The process began with an intensive series of in-person workshops and observations, with a dozen graphics professionals who currently rely on Cintiq displays, and form the core of the 24HD’s target market. These are people who use their digital tools for up to 16 hours at a stretch, and expect complete control over their function and configuration. The design team mocked up dozens of potential tablet configurations for them, using existing Cintiqs augmented by blocks of styrofoam, keyboards, milled-out pieces of REN–anything to simulate the next generation display and see how it would work in the real world. Shooting extensive video and modifying control layouts on the fly, they were able to quickly test, prototype and re-test dozens of configurations, and prioritize the key features (listed out in section 2, above).
The other starting point was a series of hard realizations about engineering constraints. Noting early on that this new display would be too unwieldy to manipulate unaided, the designers realized they’d have to support it physically in a way that wasn’t required in previous versions. This became especially clear in an early planning meeting, when an engineer brought in a full-scale mockup of the screen, accurately weighted at 35 pounds, and dropped it on the table. Dumping a handful of pens out and laying the mockup on top of it, one of the team’s creative directors demonstrated a useful approach: when a heavy object needs to move, don’t pick it up, slide it around.
These combined understandings led to a unique design approach, centered around a spring-assisted U-frame that uses a pair of locking clutches to support the display in dozens of different orientations. The frame’s two axles lock independently, and rest on a heavy base that glides smoothly across any flat surface. Together, these features let the user rapidly transform the display from a high, table-like work surface, to an upright monitor display, to a variety of drafting positions–even resting in the user’s lap below the edge of the desk. The entire assembly weighs just over 60 pounds, yet it can be manipulated as easily as a desk lamp. The close proximity of the clutch paddles to the bezel controls let users adjust the configuration without ever taking eyes of the work at hand.
The design team and Wacom’s engineers worked together through physical prototypes and CAD models, to resolve dozens of practical details. Repositioning the internal electronics shrank the leading edge down to just ¾” thick, and allowed the tablet’s significant heat output to be abated by just two fans and an array of heat pipes. All wires were routed internally through the U-frame into a rear access bay, which uses standard connectors to reduce replacement costs, and future-proof the device. Aesthetically, the entire unit is subtly but impeccably detailed, with nods to automotive and aircraft design, such as the winglike shape of the clutch paddles and the streamlined curves of the support frame.5. The Value: How does your project earn its keep in the world? What is its value? What is its impact? (Social, educational, economic, paradigm-shifting, sustainable, environmental, cultural, gladdening, etc.)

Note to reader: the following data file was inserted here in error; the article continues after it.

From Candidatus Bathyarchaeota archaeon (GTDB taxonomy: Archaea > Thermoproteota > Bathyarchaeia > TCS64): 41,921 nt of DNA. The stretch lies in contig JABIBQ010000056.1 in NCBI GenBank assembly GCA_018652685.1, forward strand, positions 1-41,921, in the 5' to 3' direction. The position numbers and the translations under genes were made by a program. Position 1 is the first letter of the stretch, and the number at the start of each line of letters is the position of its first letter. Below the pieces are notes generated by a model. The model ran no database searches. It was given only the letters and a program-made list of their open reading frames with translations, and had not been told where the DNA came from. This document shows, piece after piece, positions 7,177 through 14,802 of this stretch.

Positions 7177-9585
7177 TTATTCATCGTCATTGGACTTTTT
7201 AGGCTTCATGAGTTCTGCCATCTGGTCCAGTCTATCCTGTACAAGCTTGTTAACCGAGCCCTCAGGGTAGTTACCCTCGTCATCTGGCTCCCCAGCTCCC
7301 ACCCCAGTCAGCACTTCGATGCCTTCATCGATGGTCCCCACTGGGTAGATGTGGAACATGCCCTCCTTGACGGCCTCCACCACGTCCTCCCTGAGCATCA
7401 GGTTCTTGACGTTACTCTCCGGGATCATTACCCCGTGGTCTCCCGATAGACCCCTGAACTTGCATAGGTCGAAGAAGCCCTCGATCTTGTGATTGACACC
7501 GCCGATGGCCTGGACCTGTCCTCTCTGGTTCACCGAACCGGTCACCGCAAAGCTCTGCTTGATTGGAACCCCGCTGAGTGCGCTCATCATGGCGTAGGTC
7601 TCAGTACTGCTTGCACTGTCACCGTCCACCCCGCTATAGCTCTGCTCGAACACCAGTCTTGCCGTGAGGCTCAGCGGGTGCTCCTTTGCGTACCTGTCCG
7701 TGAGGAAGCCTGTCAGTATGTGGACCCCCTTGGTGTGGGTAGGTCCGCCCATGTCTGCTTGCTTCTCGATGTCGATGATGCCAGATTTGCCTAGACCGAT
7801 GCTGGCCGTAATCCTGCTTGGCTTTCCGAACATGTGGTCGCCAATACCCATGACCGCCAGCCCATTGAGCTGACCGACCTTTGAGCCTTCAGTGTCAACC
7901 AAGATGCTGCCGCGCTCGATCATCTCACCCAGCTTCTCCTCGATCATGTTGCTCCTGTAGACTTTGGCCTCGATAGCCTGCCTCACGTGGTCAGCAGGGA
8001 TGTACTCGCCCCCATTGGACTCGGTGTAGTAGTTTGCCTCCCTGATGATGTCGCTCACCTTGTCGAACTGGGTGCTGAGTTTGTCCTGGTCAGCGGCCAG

At its most fundamental, the 24HD makes professional designers, artists and photographers better at their job. Because of its size, resolution and physical interface characteristics, it’s the absolute closest thing to getting the computer out of the way, and working directly with the image at hand. This has direct benefits for anyone who creates and manipulates images for a living, allowing them to be more productive and intuitive, for longer stretches without fatigue.
The 24HD’s design also makes it an effective replacement for a range of other gadgets, including cinema displays, peripheral digitizing tablets and secondary screens — the size makes a second display superfluous for most users, reducing overall power usage and the need for future product purchases.
The result is a triumph of effortless, advanced technology. Within four days of release, the initial run had sold out entirely, earned Gizmodo’s “Best Graphics Tablet of 2011” designation, and sparked dozens of glowing reviews from the tech and design press.